Q. We adopted a Hurricane Katrina survivor dog, a neutered male 3-to-5-year-old Bichon Frise. He becomes terrified and aggressive during storms. He bit me pretty severely recently when I tried to coax him out from under a bed. We have worked through some other issues with him, but he has acclimated to life in the house and regular food, walks, and lots of love. Since he bit me, I’m worried about how he will handle my 9-year-old daughter and children who come to visit.
A. You’ve had some success helping your Bichon recover from his frightening experiences associated with Hurricane Katrina, but it takes time for animals (and humans) to emotionally recover from such major trauma. Nobody can know what he went through during that storm and the days or weeks before he was found and rescued. On top of that, you don’t know what other kinds of scary experiences this dog had in his life before Hurricane Katrina.
When any animal is in a state of fear, his entire mindset becomes controlled by his flight-or-fight survival instinct. Your dog was obviously in that mode when he hid underneath the bed. Your hands reaching to pull him out frightened him and he bit you because he was afraid. He probably wasn’t thinking about you at all; he could very well have been having a flashback to something associated with Hurricane Katrina.
In fact, because he hides under furniture when he’s scared, he may very well have been hiding under a bed when rescuers broke into his home and saved him. He didn’t know them and he was afraid — their reaching hands grabbed him and dragged him from his “safe” hiding place, put him in a cage and took him to a strange place with a lot of other scared dogs.
When he bit you, he was already scared enough to be hiding under the bed. When he saw your hands reaching for him all those former scary experiences may have come flooding back. So he did what any frightened, cornered dog would do to keep from being grabbed and dragged out of his dark little sanctuary: He bit you.
In the future, if he hides from storms under the bed, just let him stay there. When the storm is over and he calms down, he’ll come out. He’s not doing any damage under there and it makes him feel more secure, so there’s no harm in letting him stay there until he’s ready to come out on his own.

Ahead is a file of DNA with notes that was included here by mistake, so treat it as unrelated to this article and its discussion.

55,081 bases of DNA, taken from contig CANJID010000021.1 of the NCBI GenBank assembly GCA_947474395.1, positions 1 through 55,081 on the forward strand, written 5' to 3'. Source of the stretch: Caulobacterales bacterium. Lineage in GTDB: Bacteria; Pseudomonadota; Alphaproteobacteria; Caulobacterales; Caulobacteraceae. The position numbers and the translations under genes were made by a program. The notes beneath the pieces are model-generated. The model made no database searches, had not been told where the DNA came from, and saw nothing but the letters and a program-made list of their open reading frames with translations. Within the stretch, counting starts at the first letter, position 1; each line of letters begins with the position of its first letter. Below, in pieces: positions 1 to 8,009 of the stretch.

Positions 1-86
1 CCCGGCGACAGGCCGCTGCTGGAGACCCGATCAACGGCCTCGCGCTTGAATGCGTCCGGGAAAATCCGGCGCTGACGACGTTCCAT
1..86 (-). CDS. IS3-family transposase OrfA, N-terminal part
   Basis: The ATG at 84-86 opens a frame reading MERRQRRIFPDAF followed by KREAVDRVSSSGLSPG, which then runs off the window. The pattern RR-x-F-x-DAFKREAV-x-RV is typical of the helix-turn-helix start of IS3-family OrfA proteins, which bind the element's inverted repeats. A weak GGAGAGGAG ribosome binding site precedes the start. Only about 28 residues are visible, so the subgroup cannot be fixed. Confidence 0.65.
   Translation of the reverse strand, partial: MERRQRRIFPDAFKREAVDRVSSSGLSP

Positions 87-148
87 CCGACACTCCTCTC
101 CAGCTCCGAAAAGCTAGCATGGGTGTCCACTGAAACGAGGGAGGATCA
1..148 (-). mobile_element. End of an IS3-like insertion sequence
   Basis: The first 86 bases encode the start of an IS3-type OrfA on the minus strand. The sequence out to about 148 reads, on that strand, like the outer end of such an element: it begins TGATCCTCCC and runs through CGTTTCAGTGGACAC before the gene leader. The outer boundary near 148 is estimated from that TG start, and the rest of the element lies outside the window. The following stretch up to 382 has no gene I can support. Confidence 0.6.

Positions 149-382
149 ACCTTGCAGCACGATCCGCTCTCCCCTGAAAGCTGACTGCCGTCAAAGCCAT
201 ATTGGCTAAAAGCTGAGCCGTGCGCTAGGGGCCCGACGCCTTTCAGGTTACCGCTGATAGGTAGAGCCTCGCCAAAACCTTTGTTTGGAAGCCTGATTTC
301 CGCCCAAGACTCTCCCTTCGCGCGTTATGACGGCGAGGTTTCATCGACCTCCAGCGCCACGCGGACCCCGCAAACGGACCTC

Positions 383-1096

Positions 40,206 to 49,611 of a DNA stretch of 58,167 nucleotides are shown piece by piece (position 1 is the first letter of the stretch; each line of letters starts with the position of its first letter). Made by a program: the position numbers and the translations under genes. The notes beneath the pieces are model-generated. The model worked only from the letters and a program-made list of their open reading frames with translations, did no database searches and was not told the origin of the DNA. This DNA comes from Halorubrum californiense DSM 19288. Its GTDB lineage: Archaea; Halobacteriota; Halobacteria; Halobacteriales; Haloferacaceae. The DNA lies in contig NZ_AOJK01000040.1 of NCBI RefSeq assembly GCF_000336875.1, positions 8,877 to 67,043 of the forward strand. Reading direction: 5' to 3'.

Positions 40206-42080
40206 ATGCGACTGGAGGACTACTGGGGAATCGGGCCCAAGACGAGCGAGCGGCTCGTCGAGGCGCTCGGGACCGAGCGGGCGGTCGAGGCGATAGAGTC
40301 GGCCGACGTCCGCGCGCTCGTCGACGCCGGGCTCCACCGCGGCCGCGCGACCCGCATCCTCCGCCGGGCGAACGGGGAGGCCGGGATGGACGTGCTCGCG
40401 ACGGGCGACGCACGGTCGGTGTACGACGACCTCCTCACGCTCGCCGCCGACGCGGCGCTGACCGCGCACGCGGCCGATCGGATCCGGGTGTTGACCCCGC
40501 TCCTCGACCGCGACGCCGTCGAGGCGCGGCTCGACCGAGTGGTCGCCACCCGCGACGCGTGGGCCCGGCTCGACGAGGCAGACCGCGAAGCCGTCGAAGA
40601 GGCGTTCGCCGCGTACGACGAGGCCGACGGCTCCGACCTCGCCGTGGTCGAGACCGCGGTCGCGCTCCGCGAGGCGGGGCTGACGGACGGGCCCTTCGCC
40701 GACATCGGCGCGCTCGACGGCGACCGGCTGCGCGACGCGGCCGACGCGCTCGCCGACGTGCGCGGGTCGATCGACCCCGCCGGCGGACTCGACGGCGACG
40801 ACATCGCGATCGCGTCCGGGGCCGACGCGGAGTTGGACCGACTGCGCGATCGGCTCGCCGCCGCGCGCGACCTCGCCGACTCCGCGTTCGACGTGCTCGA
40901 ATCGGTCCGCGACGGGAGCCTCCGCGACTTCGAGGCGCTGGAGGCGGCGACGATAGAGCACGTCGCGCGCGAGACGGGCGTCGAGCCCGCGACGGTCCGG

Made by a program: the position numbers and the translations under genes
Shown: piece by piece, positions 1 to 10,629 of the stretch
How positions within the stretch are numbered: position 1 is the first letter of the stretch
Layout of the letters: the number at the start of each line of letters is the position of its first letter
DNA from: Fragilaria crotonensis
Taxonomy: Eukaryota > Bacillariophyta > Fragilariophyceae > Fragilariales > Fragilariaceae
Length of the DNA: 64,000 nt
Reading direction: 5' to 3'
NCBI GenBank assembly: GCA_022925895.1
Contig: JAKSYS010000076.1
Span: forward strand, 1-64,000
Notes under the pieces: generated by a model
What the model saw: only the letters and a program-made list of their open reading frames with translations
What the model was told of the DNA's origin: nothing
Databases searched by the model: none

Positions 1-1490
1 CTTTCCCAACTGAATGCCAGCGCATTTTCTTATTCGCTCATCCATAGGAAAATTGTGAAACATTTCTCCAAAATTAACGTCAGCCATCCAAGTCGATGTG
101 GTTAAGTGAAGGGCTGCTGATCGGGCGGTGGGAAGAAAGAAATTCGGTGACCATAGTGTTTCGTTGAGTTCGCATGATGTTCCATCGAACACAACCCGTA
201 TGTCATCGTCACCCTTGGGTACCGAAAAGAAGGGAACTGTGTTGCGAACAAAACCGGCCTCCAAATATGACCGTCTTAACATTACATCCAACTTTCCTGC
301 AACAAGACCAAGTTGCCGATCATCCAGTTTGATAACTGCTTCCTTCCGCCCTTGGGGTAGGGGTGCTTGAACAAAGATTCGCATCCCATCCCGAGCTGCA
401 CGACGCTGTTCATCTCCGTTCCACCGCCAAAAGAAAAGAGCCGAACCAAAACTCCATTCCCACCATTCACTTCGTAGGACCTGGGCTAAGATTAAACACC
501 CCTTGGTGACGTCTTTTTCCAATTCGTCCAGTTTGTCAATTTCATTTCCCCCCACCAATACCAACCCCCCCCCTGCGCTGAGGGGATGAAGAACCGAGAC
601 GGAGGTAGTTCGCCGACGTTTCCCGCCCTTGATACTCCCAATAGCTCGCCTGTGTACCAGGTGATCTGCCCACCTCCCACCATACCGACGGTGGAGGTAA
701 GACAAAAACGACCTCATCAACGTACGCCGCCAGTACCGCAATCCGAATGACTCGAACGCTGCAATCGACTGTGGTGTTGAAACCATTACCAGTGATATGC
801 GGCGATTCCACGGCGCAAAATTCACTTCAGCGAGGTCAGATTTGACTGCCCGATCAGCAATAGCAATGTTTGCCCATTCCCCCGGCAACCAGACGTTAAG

Meanwhile, work on teaching him to come when you call by giving him treats, praise, and other nice rewards when he does. Practice this every day at least 10 times, at different times, so it becomes a habit for him to come immediately when you call. Teaching this by giving him rewards will help him get over any worries that he’ll get in trouble if he comes to you. In time you’ll be able to call him out of his hiding places and he won’t be afraid to come.
If the only time he’s ever bitten or tried to bite was this single incident, you probably don’t need to worry about aggression with children. But, the children need to understand that if the dog hides under something, they must leave him alone and never try to pull him out. If you have the slightest suspicion that your daughter’s guests might ignore that rule, keep the dog with you or put him in your bedroom when children visit. Do this to keep him and the children safe from each other.
If this bite was not an isolated incident and he’s bitten or threatened to before, you should obtain the services of an experienced dog trainer or behaviorist who’s had success working with fear-aggressive dogs.